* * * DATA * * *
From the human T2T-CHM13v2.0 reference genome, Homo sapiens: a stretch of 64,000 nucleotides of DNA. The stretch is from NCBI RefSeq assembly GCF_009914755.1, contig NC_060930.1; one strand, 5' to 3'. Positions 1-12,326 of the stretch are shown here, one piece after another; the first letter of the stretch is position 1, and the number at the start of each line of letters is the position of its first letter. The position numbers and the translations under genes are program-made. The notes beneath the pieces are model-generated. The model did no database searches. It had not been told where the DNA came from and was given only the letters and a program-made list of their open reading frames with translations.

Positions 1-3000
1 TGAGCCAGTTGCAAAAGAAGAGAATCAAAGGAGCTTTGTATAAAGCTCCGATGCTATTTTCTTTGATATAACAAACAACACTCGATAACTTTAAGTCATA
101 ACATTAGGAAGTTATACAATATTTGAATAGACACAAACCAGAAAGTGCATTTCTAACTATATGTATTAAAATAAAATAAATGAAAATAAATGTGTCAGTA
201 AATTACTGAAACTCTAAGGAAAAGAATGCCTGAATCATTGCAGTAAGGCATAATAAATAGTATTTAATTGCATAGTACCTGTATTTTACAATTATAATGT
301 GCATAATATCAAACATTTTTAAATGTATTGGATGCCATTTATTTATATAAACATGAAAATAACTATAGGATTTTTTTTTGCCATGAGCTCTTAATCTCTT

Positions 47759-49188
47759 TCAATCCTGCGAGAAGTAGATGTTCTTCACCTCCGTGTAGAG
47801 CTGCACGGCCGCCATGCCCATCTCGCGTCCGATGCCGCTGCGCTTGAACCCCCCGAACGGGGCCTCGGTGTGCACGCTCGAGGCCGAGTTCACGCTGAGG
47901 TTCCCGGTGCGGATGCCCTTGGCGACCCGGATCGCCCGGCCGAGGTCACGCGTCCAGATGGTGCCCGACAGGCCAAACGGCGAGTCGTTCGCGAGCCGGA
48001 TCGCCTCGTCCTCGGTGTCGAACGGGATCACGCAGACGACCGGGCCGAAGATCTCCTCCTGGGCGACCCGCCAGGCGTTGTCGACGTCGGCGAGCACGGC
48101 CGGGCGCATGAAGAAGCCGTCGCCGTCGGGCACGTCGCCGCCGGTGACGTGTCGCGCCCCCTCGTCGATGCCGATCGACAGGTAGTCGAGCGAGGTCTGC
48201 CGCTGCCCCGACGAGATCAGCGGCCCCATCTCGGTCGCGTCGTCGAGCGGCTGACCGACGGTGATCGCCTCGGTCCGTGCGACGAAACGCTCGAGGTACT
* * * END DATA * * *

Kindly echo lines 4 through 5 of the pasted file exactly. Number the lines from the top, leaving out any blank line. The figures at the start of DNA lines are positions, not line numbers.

101 ACATTAGGAAGTTATACAATATTTGAATAGACACAAACCAGAAAGTGCATTTCTAACTATATGTATTAAAATAAAATAAATGAAAATAAATGTGTCAGTA
201 AATTACTGAAACTCTAAGGAAAAGAATGCCTGAATCATTGCAGTAAGGCATAATAAATAGTATTTAATTGCATAGTACCTGTATTTTACAATTATAATGT